On “Ashes to Go”

Ashes to Go

Starting early on Ash Wednesday morning, while it was still dark, two church members and I stood in our church driveway and parking lot, wearing white robes and offering ashes to the people driving by. We’re on a relatively busy street, but it was freezing cold and dark and I’m not sure that, before the sun rose, many folks could even see us or what we were doing. But our first pilgrim drove up at 6:10 a.m. She and I read this prayer together, combined from two of the prayers said in the Episcopal Ash Wednesday service:

Almighty and merciful God, you hate nothing you have made, and forgive all who are penitent; create in us new and contrite hearts, so that when we turn to you and confess our sins and acknowledge our need, we may receive your full and perfect forgiveness, through Jesus our Redeemer. Amen.

I marked her forehead with ashes saying, “My sister, remember you are dust, and to dust you will return.” I handed her a flyer with the prayers and an explanation about Lent and said, “Go in peace.” Then she drove away.

She was driving to her shift at a local big box store – I know because it turns out one of my parishioners is her coworker. This woman had the first smudged forehead they’d seen that morning and she told Cindy, “I got my ashes from a church on Lily Cache – they were out in the parking lot!”

Cindy said: “Wait, I think that’s MY church!”

Her coworker said, “Please tell them thank you. I can’t go to Mass today but I’m Catholic and I like to get ashes on Ash Wednesday.”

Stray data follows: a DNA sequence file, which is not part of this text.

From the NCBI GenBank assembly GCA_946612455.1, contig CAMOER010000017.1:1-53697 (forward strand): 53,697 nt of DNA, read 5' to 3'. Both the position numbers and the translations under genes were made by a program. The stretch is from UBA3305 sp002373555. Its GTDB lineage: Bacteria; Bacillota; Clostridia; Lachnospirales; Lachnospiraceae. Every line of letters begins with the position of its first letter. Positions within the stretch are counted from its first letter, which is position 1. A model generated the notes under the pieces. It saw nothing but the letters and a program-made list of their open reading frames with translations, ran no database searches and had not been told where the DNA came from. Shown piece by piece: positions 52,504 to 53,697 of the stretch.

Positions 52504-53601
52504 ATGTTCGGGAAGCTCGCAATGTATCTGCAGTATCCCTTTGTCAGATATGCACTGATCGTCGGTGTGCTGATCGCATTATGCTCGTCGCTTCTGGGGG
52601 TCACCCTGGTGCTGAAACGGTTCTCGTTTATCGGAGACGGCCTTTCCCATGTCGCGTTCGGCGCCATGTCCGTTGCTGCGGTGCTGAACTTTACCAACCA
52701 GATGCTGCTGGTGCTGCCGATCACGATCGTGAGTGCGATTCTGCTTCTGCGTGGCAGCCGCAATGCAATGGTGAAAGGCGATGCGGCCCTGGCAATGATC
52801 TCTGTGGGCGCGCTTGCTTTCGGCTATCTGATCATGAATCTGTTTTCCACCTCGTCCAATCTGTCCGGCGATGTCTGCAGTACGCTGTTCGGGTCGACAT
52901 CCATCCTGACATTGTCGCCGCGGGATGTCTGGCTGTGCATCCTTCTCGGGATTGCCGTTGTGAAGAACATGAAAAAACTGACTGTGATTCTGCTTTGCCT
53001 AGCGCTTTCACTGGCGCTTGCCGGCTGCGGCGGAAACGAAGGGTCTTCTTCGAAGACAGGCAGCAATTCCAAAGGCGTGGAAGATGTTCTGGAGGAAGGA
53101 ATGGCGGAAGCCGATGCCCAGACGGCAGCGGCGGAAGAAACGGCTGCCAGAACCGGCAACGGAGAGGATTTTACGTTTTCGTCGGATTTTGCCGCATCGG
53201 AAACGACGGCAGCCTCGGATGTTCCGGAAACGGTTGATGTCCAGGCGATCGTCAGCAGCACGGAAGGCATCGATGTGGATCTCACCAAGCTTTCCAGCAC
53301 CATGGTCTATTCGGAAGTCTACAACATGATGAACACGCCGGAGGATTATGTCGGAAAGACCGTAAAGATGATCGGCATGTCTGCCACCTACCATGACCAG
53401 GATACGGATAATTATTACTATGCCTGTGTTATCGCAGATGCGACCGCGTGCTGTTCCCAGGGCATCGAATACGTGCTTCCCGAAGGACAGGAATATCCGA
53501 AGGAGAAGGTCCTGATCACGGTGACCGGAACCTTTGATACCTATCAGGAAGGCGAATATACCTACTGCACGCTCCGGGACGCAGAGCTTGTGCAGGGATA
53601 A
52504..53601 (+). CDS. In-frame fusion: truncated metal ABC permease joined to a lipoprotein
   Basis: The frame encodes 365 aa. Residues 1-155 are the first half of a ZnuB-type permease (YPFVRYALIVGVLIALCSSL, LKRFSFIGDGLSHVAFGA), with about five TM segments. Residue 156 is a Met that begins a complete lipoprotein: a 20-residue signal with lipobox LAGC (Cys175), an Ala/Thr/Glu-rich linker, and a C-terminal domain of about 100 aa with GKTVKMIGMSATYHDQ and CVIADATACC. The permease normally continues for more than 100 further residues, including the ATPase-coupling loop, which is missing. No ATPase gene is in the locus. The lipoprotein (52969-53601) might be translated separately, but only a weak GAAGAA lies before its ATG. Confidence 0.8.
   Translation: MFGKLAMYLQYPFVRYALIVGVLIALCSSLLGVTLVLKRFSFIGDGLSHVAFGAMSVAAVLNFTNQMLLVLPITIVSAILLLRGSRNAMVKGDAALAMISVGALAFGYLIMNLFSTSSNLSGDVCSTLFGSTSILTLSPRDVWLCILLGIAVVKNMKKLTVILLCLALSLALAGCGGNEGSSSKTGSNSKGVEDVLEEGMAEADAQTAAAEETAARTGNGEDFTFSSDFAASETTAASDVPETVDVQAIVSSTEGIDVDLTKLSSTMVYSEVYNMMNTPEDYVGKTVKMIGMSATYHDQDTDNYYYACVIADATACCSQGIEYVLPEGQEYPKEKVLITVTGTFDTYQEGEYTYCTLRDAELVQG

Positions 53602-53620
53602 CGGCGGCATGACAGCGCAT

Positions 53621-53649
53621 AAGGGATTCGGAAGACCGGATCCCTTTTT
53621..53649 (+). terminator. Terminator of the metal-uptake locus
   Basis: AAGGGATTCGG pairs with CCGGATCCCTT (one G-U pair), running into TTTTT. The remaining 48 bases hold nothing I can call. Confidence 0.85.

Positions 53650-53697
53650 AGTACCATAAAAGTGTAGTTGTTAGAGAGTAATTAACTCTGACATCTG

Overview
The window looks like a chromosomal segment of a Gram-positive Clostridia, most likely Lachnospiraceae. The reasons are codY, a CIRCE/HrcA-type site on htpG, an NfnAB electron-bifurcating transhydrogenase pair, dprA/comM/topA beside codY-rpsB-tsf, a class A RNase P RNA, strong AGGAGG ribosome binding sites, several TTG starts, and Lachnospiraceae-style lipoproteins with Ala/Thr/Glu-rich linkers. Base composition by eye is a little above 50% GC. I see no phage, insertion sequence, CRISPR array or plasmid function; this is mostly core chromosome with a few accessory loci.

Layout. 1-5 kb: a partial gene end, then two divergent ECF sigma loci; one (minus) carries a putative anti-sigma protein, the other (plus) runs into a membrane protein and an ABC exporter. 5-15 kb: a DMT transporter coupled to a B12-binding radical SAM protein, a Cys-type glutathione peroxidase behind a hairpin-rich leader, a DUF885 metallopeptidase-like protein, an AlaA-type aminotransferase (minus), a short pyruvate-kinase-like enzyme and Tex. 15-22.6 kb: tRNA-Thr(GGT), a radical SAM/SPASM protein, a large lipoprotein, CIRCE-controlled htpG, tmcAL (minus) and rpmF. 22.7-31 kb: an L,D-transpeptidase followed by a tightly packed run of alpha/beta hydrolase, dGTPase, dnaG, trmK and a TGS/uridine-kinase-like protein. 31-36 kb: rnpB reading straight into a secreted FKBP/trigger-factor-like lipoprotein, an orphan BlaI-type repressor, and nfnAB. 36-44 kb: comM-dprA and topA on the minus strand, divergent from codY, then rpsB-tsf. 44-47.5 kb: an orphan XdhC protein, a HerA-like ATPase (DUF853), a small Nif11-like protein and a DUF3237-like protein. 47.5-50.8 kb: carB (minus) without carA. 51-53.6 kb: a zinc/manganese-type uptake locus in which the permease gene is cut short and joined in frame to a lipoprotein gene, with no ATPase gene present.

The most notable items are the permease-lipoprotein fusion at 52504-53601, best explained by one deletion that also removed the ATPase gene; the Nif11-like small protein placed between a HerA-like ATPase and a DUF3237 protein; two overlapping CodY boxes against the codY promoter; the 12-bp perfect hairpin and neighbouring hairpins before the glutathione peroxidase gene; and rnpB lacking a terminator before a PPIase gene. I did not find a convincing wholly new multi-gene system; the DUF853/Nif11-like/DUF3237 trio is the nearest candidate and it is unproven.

It sounds shallow, I realize, to invite people to “drive thru” and get ashes. Another way church is going retail. Another way church is becoming consumer and convenience driven. Jesus died on the cross and people just lower their window to remember their mortality? Then drive away? Believe me, it took me a few years to get on board here.

I hesitated because I wanted to get my theology straight on this. But it was also because offering “Ashes to Go” meant meeting lots and lots of strangers and offering them something that’s quite intimate and powerful. It was a little scary to think about!

What changed my mind? First, one of my more conservative church members told me she thought we should do it… and she wanted to help make it happen. Her witness pushed me forward.

Second: Jesus’ example. Jesus didn’t sit in synagogues or at home, expectantly waiting for people to come visit him – he was on the road, in the marketplace, out on hills, meeting people out in their lives and places. Are we being faithful Christians, taking His love to those who need it most, by sitting in our churches and waiting for people to join us? Especially when so many people have been burned by their churches; coming back inside could require some emotional bravery, facing down bad memories, and taking the risk of getting hurt again. Many people haven’t grown up in a church at all and might not imagine there’s anything inside for them, or worse, that established Christians wouldn’t welcome them there.